Well, who could have predicted that?
Well, who could have predicted that? Interlagos, Brazil’s premier race circuit, is known for throwing up all sorts of drama, intrigue and thrills, especially when it’s the setting for a championship showdown, but few could have predicted Sunday’s race.
Experts and fans alike know Brazil’s penchant for unpredictable weather, and its sweeping turns and varying gradient is ripe for creating on-track drama, but truly, the 2012 Brazilian Grand Prix was something else.
As always, it all started during qualifying, when neither Fernando Alonso nor Sebastian Vettel qualified on the front row. Vettel ended up a respectable fourth, while Alonso was back in eighth – not the best position for leapfrogging Vettel and taking the championship. Fernando needed to finish ahead of Sebastian: a win would be ideal, especially as Sebastian would then have to finish lower than fourth for Fernando to take the title.
Therefore, after Saturday’s qualifying, Fernando must have been starting to feel his dream slowly ebbing away, as knowing the speed of the Red Bull, surely Vettel would be up to the podium positions fairly rapidly after the start? In less than 24 hours they would find out.
On race day it was like the circuit was holding its breath, poised, ready for the start. You could sense the intensity without even being in Sao Paulo, let alone Brazil. It seemed to radiate through the TV into homes across the country as fans settled down for an evening of racing.
As soon as those five red lights went out, it was obvious any attempts to predict the outcome were a terrible idea. After Hamilton led Button into the first corner, mayhem reared its head. All of a sudden Vettel was pointing backwards on the track having been hit by Senna’s Williams. All the remaining cars went past him, and he was dead last. The championship was far from cut and dry.
From then on Brazil threw up a number of fabulous moments. The rain which had been predicted came down, and Button and Hulkenberg gave the field a master class in driving in wet conditions with slick tyres. Their lead had reached 40 seconds until a safety car was brought out for debris on the track, caused by the infinite examples of drivers dicing with each other on track (some attempts more successful than others). Fernando was doing his best to stay in a good position, despite not being able to get the best out of his car, while his teammate showed off the skills we’ve been missing from him in the past few months.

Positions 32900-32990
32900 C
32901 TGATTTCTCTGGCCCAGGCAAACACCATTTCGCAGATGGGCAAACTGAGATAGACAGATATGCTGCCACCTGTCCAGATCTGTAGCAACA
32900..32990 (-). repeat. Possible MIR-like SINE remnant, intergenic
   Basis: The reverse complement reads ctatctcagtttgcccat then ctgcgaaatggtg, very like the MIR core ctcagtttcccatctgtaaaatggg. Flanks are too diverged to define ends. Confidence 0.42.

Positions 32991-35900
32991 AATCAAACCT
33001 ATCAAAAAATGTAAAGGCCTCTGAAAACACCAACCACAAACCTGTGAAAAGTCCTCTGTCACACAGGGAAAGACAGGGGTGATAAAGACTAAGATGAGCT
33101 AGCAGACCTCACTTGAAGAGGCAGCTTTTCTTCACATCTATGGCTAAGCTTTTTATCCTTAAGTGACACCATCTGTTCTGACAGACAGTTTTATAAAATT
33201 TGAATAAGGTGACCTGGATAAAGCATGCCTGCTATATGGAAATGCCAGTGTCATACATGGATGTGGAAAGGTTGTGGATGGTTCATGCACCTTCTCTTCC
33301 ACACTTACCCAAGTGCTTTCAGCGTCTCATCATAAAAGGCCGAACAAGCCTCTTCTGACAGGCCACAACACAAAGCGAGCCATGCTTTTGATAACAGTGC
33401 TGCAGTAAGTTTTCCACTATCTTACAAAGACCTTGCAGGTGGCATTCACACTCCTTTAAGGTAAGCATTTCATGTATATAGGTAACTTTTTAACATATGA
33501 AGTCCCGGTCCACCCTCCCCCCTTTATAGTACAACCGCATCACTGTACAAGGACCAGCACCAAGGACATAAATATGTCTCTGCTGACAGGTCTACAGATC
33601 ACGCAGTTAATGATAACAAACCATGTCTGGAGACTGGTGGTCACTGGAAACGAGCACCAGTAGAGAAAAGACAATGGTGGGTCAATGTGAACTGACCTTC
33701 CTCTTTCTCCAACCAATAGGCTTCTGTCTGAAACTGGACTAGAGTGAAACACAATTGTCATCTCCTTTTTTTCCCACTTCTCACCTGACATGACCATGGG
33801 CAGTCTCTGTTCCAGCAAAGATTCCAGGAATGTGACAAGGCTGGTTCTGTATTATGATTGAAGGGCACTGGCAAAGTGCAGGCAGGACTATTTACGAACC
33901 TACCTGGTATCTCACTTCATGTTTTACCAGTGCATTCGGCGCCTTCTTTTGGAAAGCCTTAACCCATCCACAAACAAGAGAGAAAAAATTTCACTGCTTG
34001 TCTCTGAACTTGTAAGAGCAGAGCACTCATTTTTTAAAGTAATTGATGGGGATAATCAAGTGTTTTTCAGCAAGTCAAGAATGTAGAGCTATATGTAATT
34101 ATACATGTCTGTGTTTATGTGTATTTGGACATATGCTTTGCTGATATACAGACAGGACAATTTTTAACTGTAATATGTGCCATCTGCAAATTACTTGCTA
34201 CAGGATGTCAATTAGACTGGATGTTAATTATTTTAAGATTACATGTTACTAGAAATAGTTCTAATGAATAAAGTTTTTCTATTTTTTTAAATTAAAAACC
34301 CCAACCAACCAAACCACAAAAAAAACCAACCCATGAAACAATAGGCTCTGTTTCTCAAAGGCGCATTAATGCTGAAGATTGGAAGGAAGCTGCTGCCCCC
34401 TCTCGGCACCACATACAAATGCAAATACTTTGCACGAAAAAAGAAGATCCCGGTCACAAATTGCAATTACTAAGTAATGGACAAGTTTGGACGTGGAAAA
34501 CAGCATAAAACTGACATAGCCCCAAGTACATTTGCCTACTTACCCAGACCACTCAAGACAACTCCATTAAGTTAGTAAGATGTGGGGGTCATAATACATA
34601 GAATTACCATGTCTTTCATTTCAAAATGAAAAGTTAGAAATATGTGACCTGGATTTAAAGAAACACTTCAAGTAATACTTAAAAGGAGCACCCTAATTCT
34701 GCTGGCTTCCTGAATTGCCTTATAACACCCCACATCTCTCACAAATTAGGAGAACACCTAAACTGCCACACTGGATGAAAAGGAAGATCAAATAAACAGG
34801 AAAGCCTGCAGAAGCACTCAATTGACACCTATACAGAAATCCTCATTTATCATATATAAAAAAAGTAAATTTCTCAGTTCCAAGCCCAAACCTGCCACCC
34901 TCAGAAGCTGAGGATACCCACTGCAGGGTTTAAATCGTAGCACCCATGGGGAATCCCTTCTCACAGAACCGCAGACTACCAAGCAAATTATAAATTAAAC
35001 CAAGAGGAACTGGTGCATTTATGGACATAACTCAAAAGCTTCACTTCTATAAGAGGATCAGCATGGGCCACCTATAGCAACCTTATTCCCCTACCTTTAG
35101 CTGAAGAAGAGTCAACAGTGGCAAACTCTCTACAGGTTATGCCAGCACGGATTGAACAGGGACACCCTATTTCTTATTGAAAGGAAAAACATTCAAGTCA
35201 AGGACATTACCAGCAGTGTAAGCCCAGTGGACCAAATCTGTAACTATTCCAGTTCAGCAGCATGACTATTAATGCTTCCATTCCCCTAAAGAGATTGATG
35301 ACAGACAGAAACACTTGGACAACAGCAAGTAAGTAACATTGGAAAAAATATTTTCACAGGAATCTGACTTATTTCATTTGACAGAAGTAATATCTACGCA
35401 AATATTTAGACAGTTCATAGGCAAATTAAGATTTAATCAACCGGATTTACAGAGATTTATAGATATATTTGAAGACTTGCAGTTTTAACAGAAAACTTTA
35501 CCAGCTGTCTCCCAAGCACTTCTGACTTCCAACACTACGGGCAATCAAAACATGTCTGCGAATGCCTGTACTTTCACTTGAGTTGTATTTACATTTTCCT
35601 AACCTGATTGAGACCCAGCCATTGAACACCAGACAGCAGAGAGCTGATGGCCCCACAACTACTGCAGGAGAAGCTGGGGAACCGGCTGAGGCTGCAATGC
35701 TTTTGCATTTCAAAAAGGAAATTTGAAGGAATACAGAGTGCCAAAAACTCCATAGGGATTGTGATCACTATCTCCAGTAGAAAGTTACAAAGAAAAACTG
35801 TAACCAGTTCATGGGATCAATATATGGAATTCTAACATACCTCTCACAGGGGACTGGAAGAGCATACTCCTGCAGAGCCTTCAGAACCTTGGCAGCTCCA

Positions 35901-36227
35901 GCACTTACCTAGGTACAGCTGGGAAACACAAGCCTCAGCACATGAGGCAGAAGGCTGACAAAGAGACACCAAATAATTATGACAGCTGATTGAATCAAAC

Sebastian clambered his way through the field, suffered a radio failure and had to pit multiple times after opting for intermediates. Kimi Raikkonen demonstrated his rally driving skills after going off track, trying to drive down an escape road to re-join only finding no way out, then having to turn around and blast his car across the grass onto the tarmac: brilliant.
Hamilton led the race briefly, closely followed by Hulkenberg, who then crashed into him while trying to pass on the first corner. Button regained the lead and the rain once again started to fall, just as a final sprinkling of spice on an already vintage race. Jenson once again displayed his wet weather driving skills, eking out a 20 second lead over Alonso and Massa, while Vettel stubbornly clung to his sixth position. By this point the championship was all but over, and as the chequered flag fell it was the young German who took his third title in a row, becoming the youngest driver to win three titles.
And while some may be fed up of seeing Sebastian continuing his dominance, recalling the memory of Schumacher in the 2000s, and others are convinced he still hasn’t proved himself as a driver due to the speed of the Red Bull, there is no denying he earned his championship on Sunday. Of course he had some luck – a safety car and crashes between other drivers amongst other things, but that’s Formula 1. After being relegated to the back he managed to keep a cool head and do what he had to do without getting tangled up in other cars. In short, it was a champion’s drive.